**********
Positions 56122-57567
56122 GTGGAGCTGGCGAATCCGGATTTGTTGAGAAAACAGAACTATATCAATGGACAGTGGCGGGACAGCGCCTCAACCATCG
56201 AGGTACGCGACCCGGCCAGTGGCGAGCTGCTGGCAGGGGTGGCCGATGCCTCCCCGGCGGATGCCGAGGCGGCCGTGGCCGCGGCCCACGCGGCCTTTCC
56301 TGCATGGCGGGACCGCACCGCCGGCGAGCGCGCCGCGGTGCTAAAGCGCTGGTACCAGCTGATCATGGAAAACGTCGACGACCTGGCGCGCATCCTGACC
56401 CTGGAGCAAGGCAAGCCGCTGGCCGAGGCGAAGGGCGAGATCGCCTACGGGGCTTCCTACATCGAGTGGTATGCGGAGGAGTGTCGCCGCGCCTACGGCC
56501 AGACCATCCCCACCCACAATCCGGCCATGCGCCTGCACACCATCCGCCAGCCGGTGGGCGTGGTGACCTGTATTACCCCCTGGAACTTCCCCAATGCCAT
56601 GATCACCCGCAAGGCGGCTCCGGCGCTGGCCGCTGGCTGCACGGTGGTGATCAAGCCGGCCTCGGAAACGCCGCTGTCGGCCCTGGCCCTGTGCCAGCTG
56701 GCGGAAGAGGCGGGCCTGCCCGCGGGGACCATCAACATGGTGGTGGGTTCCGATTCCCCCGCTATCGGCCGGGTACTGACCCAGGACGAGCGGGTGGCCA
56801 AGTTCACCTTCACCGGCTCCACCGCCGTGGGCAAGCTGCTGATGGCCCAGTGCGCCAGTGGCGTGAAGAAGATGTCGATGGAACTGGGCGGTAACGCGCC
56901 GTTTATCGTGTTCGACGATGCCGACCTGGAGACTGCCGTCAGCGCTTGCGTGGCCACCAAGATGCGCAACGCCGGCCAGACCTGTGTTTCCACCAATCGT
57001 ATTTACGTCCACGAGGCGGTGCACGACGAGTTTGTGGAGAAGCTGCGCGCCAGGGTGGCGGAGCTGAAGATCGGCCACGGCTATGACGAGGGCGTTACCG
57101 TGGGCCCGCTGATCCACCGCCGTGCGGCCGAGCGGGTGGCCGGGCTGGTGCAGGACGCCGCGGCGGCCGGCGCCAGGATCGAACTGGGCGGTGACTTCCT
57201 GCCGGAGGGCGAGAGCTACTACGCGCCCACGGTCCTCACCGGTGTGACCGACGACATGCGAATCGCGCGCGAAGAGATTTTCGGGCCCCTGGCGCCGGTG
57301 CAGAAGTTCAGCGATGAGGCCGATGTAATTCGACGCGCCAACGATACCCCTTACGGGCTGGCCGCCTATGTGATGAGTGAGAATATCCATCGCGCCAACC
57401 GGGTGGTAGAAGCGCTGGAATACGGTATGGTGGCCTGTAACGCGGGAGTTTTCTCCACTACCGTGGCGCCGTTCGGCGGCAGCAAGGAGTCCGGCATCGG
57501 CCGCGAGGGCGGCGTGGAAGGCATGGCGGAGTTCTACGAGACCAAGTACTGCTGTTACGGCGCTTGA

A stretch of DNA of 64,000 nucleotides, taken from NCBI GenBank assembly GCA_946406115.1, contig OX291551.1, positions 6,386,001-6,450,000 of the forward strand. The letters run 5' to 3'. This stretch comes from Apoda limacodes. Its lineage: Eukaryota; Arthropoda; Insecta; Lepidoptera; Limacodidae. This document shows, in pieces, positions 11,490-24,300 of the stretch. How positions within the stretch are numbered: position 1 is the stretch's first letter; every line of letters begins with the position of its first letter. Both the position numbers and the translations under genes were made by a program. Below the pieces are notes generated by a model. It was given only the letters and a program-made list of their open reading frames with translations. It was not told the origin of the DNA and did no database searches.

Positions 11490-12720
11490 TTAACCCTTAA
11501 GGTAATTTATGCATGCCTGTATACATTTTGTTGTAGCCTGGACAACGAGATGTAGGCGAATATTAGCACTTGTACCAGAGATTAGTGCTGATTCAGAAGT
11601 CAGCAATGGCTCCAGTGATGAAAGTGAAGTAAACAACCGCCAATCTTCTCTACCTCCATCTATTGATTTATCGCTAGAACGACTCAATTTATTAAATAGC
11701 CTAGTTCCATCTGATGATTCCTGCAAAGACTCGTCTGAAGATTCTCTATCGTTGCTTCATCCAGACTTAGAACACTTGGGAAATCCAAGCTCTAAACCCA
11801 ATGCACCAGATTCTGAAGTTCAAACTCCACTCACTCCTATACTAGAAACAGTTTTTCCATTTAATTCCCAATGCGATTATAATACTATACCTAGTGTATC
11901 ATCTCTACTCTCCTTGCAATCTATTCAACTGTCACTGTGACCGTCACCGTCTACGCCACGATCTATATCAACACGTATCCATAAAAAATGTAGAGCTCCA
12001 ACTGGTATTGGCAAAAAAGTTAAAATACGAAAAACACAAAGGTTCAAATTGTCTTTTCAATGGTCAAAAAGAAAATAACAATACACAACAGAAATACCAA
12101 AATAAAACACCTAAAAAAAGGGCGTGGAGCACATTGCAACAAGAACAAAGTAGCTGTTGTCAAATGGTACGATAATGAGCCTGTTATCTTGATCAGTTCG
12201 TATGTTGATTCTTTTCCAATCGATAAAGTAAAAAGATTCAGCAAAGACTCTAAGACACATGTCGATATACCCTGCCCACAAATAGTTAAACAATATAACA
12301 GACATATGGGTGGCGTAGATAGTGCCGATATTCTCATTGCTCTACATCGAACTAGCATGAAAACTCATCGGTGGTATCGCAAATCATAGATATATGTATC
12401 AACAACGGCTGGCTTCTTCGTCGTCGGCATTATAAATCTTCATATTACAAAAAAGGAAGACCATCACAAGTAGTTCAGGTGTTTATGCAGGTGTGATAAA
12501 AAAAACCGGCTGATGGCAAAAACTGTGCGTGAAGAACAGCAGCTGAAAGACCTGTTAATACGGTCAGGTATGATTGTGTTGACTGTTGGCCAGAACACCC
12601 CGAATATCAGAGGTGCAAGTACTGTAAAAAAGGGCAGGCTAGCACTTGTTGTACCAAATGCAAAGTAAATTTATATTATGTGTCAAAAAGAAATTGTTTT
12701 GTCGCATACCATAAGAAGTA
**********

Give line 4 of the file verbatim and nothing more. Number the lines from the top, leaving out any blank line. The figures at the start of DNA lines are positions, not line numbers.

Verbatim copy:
56301 TGCATGGCGGGACCGCACCGCCGGCGAGCGCGCCGCGGTGCTAAAGCGCTGGTACCAGCTGATCATGGAAAACGTCGACGACCTGGCGCGCATCCTGACC